surrounding festivities. In this regard, the City noted that Herman had made it clear to Kolb
employees, both verbally and in writing, that the September 20th
training session was mandatory for
all employees. The City noted that in the summer of 1999, Kolb attempted to get Herman to
him from the September training but Herman refused. Thus, Kolb clearly knew that he was
to attend the September 20th training session. In the City's view, Kolb's
defiant statement to Poritz
after his conversation with Herman further indicated that Kolb not only had no intention of
the September 20th training session, but also that he knew that it was
a requirement of his job. The
City noted that Kolb worked all day on September 17th without complaint
and that at his visit with
PA Hawkins, Kolb failed to tell Hawkins relevant facts and sought an excuse for September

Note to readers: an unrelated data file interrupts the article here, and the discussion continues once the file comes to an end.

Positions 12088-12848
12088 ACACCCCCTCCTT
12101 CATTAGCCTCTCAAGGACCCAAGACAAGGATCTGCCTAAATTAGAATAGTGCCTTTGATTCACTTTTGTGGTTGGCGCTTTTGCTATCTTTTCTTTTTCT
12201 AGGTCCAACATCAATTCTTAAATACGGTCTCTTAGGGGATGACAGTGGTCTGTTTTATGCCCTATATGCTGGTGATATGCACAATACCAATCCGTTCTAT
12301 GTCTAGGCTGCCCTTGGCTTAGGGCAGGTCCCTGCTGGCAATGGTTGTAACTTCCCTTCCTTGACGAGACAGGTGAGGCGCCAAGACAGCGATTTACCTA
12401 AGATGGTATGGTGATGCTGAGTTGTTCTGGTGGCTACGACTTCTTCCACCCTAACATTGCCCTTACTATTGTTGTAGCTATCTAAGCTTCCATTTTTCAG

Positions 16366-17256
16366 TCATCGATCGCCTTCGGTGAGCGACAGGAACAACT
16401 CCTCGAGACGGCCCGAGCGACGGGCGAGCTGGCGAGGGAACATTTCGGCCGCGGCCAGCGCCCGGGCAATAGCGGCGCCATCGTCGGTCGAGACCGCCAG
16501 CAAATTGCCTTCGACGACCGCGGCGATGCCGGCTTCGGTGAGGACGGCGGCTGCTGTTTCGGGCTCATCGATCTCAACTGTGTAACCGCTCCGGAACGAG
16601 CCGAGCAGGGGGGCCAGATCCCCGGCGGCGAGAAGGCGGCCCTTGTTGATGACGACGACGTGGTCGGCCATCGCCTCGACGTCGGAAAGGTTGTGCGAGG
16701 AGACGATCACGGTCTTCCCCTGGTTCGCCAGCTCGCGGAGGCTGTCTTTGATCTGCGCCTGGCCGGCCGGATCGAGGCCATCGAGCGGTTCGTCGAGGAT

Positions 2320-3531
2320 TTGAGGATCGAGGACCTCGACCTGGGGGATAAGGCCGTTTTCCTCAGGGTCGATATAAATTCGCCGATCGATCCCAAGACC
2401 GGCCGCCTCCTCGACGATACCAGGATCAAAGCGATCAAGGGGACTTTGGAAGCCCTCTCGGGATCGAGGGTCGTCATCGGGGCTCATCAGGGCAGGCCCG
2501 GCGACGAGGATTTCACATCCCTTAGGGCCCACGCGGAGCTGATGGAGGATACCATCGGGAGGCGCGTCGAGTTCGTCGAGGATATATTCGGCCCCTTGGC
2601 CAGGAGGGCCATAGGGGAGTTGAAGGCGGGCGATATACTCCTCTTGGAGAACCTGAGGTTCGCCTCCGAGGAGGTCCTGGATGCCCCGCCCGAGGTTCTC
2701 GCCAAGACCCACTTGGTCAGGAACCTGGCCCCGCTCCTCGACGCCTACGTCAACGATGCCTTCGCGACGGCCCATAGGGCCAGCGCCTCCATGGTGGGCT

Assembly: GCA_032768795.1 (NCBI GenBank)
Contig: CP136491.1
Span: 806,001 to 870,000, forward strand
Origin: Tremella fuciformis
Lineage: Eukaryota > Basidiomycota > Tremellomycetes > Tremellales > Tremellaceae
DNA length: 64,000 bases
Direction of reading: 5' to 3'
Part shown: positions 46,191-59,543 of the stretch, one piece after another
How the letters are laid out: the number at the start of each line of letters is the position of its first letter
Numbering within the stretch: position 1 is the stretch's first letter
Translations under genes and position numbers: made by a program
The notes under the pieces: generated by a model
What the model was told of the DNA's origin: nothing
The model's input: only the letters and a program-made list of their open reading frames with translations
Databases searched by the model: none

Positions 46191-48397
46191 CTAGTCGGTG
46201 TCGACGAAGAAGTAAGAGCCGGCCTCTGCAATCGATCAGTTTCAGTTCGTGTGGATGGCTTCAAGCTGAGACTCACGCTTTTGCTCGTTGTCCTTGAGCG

1999, to be off work when in fact Kolb intended to go to a banquet during the week and to
hunting. In addition, the City argued that Hawkins did not fully examine Kolb and that
and/or his failure to disclose relevant information to Hawkins constituted deliberate conduct
was the same as an affirmative misrepresentation.
Kolb's misrepresentations and omissions in seeking paid sick leave for his December
absence are further evidence of Kolb's dishonesty and his intent to profit therefrom. In this
the City noted that Kolb requested sick leave in order to accompany his wife for
appointments but used a portion of the day to attend a court proceeding. In the City's view,
constituted misrepresentation and dishonesty on Kolb's part, establishing a pattern of
which the City should not have to put up with in the future.
The fact that Kolb missed the make-up class that Herman had scheduled for him in
2000, further indicated that Kolb was willing "to cheat the system" by telling inconsistent
this regard, the City noted that at his interview with the City, Kolb had indicated that he had
the notification of the date of the training on his refrigerator door, while at trial, Kolb stated